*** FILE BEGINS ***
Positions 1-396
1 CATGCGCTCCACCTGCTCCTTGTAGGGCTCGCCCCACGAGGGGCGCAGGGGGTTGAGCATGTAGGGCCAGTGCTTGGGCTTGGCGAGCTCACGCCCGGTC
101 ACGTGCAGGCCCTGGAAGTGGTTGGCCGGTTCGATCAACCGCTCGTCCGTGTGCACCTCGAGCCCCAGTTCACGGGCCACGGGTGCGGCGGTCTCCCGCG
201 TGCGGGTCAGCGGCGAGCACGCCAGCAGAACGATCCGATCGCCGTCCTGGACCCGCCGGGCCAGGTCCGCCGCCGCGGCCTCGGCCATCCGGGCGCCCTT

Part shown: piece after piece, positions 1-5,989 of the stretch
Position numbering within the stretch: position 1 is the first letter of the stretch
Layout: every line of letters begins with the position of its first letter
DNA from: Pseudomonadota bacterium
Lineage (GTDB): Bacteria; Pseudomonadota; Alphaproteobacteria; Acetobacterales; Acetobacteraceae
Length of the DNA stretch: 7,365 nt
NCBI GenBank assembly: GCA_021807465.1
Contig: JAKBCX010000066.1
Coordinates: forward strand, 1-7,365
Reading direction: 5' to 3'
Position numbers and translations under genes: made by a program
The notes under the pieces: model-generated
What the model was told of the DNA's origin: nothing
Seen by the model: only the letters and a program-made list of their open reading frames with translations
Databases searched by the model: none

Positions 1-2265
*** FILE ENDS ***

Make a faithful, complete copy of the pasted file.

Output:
Positions 1-396
1 CATGCGCTCCACCTGCTCCTTGTAGGGCTCGCCCCACGAGGGGCGCAGGGGGTTGAGCATGTAGGGCCAGTGCTTGGGCTTGGCGAGCTCACGCCCGGTC
101 ACGTGCAGGCCCTGGAAGTGGTTGGCCGGTTCGATCAACCGCTCGTCCGTGTGCACCTCGAGCCCCAGTTCACGGGCCACGGGTGCGGCGGTCTCCCGCG
201 TGCGGGTCAGCGGCGAGCACGCCAGCAGAACGATCCGATCGCCGTCCTGGACCCGCCGGGCCAGGTCCGCCGCCGCGGCCTCGGCCATCCGGGCGCCCTT

Part shown: piece after piece, positions 1-5,989 of the stretch
Position numbering within the stretch: position 1 is the first letter of the stretch
Layout: every line of letters begins with the position of its first letter
DNA from: Pseudomonadota bacterium
Lineage (GTDB): Bacteria; Pseudomonadota; Alphaproteobacteria; Acetobacterales; Acetobacteraceae
Length of the DNA stretch: 7,365 nt
NCBI GenBank assembly: GCA_021807465.1
Contig: JAKBCX010000066.1
Coordinates: forward strand, 1-7,365
Reading direction: 5' to 3'
Position numbers and translations under genes: made by a program
The notes under the pieces: model-generated
What the model was told of the DNA's origin: nothing
Seen by the model: only the letters and a program-made list of their open reading frames with translations
Databases searched by the model: none

Positions 1-2265